September 2020
EuroPris Special Edition Newsletter
on Domestic Violence
Domestic violence is an ongoing problem all around Europe. It is a severe issue that refers to all jurisdictions and that goes through both prison and probation. With the establishment of the joint CEP and EuroPris expert group and with this newsletter we would like to highlight the need for raising awareness, spreading knowledge, best practice and developing management on the issue.
In one of the interviews that EuroPris conducted during the Corona pandemic, Athena Demetriou, a prison manager in Cyprus, expressed concern about the levels of domestic violence that were rising in the country. She said: “What happens outside, happens to the prison staff and in the prison as well.” This quote captures the essence of why prison services need to be aware of domestic violence, the prevalence, its causes and consequences and the experiences of working with victims as well as perpetrators. Prisons are an important link in the process of restoration, treatment and prevention. In this special issue newsletter, members of the joint EuroPris & CEP expert group on domestic violence present articles on the topic, that contain many relevant lessons for all EuroPris members.
Featured Article 1:
What is domestic violence and abuse?
Sarah Henfrey
Her Majesty’s Prison and Probation Service, England & Wales
There are many different forms of domestic violence abuse and although women are thought to be the most likely to be victimized, it can happen to anyone irrespective of gender, age, sexuality, ethnicity, religion or background. Sarah Henfrey in her article provides an overview of the different forms, and introduces the obligations that states in have under the Council of Europe Istanbul Convention (2011

Featured Article 2:
Victim Impact Training for perpetrators of domestic violence in Czech prisons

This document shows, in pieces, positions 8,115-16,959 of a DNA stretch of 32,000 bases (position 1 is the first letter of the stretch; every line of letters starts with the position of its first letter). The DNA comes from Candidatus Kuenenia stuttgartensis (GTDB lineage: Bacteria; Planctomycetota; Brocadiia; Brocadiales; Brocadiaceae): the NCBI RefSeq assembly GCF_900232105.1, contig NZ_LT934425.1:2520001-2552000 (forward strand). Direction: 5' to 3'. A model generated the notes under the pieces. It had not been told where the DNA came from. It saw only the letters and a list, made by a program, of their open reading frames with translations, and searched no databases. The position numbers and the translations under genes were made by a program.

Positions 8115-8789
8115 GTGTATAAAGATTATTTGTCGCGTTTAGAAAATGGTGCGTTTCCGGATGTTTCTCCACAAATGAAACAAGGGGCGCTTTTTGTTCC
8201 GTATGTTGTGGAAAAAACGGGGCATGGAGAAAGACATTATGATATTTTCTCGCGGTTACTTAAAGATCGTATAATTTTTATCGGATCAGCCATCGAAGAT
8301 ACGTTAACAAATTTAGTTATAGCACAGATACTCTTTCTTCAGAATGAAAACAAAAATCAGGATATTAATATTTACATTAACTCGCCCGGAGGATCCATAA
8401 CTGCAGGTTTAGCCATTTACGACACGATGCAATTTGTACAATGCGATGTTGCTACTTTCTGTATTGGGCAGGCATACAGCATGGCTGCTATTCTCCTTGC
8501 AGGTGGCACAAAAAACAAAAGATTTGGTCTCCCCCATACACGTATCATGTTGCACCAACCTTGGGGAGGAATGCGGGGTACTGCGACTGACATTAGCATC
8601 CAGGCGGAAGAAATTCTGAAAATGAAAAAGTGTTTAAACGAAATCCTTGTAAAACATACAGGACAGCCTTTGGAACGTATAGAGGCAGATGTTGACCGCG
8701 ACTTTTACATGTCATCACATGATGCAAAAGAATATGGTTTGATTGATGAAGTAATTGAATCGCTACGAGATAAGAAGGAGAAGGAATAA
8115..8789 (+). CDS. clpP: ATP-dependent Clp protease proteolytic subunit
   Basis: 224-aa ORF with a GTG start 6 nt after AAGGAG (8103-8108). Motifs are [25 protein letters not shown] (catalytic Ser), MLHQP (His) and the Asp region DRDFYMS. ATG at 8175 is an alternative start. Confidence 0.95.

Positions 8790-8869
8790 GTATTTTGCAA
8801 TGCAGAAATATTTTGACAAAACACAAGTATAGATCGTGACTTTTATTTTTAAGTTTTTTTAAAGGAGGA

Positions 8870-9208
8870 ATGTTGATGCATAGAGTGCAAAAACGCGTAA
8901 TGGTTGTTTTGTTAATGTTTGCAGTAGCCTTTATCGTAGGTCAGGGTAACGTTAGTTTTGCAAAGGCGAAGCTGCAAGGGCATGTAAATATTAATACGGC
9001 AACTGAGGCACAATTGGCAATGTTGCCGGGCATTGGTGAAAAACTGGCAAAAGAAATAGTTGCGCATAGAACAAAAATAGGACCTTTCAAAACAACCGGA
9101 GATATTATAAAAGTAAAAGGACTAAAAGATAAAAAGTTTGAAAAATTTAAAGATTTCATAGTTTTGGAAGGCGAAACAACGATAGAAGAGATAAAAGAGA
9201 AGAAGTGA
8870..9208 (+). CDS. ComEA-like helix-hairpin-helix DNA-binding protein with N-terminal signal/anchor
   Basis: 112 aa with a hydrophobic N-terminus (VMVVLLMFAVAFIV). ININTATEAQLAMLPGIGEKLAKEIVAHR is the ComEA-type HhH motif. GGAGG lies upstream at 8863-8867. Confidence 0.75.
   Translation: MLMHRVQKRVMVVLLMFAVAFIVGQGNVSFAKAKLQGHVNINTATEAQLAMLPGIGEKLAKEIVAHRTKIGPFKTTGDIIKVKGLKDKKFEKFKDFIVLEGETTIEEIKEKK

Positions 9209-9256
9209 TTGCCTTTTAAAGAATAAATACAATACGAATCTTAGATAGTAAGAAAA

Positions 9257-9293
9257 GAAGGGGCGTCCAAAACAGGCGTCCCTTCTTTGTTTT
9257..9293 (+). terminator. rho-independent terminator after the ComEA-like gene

Václav Jiřička 
Prison Service of the Czech Republic, Czech Republic
In his article, Václav Jiřička explains the background and development of a Victim Impact Training program in Czech prisons. The main emphasis of the training program is on accepting responsibility for the actions of criminals by confronting them with the consequences of crime in relation to victims. It aims to reduce the risk of re-offending.

Featured Article 3:
Family Justice Center Limburg: “Together we really make a difference”
Sabrina Reggers and Dries Wyckmans
Coordinators Family Justice Center Limburg, Flemish government, Belgium
Sabrina Reggers and Dries Wyckmans explain how various needs and expectations were taken into account by professional partners in Limburg (Flanders, Belgium), together with a group of former victims and offenders, to draw up a joint vision for the coming years. The Family Justice Center (FJC) - a cooperation model that comes from the US and is also gaining ground within Europe – is central to this, with assistance and probation services, police and justice under one roof. An FJC provides a framework for intensive and effective multi-agency collaboration, to support families and to stop the violence.

Featured Article 4:
Practice in the treatment of domestic violence Slovenian Probation Administration
Simona Svetin Jakopič
Prison Administration of the Republic of Slovenia, Slovenia
The Slovenian Probation Administration was established in 2018. Simona Svetin Jakopič in her article narrates how the probation service deals with perpetrators of criminal offences, while assistance to victims of domestic violence and their treatment are provided by social work centres and non-governmental organisations. She also notes how this new institution is preparing to advance in the future.

Featured Article 5:
Domestic violence: Staff training for the probation and prison services
Juraj Zajac
General Directorate of the Corps of Prison and Court Guard, Slovakia
Probation and prisons professionals are responsible for work with perpetrators of domestic violence. In his article, Juraj Zajac argues that this duty cannot be limited to risk management and to restraining violent behaviour of perpetrators against women, or children, but instead, we are equally responsible for extending our efforts to stop violent behaviour altogether. Perpetrators programmes aim to stop abuse and protect future victims. If we only protect the current victim, the perpetrator will later find a new partner and the vicious cycle of violence will continue with another new victim to suffer.

Featured Article 6:
The impact of intimate partner violence on the child
Tuija Muurinen
Criminal Sanctions Agency (RISE), Finland
Jonna Brandt 
Specialist & team leader at Support Center Varjo, Finland
Domestic violence has serious and, at worst, even lasting effects on a child’s growth and development. The younger the child, the more serious the damage caused by witnessing violence against another member of the family. The effects are as damaging as if the violence was perpetrated on the child him/herself. In their article, Tuija Muurinen and Jonna Brandt further elaborate on these impacts and also focus specifically on stalking.

European Organisation of Prison and Correctional Services (EUROPRIS)
P.O. Box 13635
2501 EP The Hague